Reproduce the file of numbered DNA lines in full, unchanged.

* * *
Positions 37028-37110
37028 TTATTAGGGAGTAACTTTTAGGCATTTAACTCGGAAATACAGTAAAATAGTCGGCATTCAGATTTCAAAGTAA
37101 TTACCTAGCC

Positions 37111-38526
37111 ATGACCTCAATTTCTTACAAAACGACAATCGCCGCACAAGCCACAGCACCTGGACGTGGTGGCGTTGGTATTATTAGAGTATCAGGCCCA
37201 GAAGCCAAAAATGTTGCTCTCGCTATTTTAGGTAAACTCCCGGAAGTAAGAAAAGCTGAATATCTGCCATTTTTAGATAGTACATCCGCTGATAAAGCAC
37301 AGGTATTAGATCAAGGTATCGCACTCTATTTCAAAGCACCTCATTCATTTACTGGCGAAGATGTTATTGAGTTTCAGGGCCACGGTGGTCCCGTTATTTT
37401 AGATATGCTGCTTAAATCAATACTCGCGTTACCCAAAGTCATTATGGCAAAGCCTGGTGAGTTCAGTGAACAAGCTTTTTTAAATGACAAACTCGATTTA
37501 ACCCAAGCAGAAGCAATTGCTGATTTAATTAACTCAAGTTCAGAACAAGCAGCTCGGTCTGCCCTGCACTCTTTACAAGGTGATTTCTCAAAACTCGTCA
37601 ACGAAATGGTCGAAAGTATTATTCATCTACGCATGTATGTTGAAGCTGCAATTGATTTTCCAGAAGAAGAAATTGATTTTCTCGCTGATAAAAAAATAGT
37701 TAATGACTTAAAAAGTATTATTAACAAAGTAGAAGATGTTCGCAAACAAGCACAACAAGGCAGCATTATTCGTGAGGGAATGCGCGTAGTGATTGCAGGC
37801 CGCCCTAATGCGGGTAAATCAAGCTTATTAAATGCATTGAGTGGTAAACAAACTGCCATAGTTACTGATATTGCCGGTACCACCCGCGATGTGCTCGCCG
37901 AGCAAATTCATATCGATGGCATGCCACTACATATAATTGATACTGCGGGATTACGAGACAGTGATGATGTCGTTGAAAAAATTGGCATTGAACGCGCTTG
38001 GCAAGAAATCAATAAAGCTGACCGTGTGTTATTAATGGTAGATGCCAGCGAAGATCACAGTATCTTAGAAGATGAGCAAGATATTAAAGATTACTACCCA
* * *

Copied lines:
Positions 37028-37110
37028 TTATTAGGGAGTAACTTTTAGGCATTTAACTCGGAAATACAGTAAAATAGTCGGCATTCAGATTTCAAAGTAA
37101 TTACCTAGCC

Positions 37111-38526
37111 ATGACCTCAATTTCTTACAAAACGACAATCGCCGCACAAGCCACAGCACCTGGACGTGGTGGCGTTGGTATTATTAGAGTATCAGGCCCA
37201 GAAGCCAAAAATGTTGCTCTCGCTATTTTAGGTAAACTCCCGGAAGTAAGAAAAGCTGAATATCTGCCATTTTTAGATAGTACATCCGCTGATAAAGCAC
37301 AGGTATTAGATCAAGGTATCGCACTCTATTTCAAAGCACCTCATTCATTTACTGGCGAAGATGTTATTGAGTTTCAGGGCCACGGTGGTCCCGTTATTTT
37401 AGATATGCTGCTTAAATCAATACTCGCGTTACCCAAAGTCATTATGGCAAAGCCTGGTGAGTTCAGTGAACAAGCTTTTTTAAATGACAAACTCGATTTA
37501 ACCCAAGCAGAAGCAATTGCTGATTTAATTAACTCAAGTTCAGAACAAGCAGCTCGGTCTGCCCTGCACTCTTTACAAGGTGATTTCTCAAAACTCGTCA
37601 ACGAAATGGTCGAAAGTATTATTCATCTACGCATGTATGTTGAAGCTGCAATTGATTTTCCAGAAGAAGAAATTGATTTTCTCGCTGATAAAAAAATAGT
37701 TAATGACTTAAAAAGTATTATTAACAAAGTAGAAGATGTTCGCAAACAAGCACAACAAGGCAGCATTATTCGTGAGGGAATGCGCGTAGTGATTGCAGGC
37801 CGCCCTAATGCGGGTAAATCAAGCTTATTAAATGCATTGAGTGGTAAACAAACTGCCATAGTTACTGATATTGCCGGTACCACCCGCGATGTGCTCGCCG
37901 AGCAAATTCATATCGATGGCATGCCACTACATATAATTGATACTGCGGGATTACGAGACAGTGATGATGTCGTTGAAAAAATTGGCATTGAACGCGCTTG
38001 GCAAGAAATCAATAAAGCTGACCGTGTGTTATTAATGGTAGATGCCAGCGAAGATCACAGTATCTTAGAAGATGAGCAAGATATTAAAGATTACTACCCA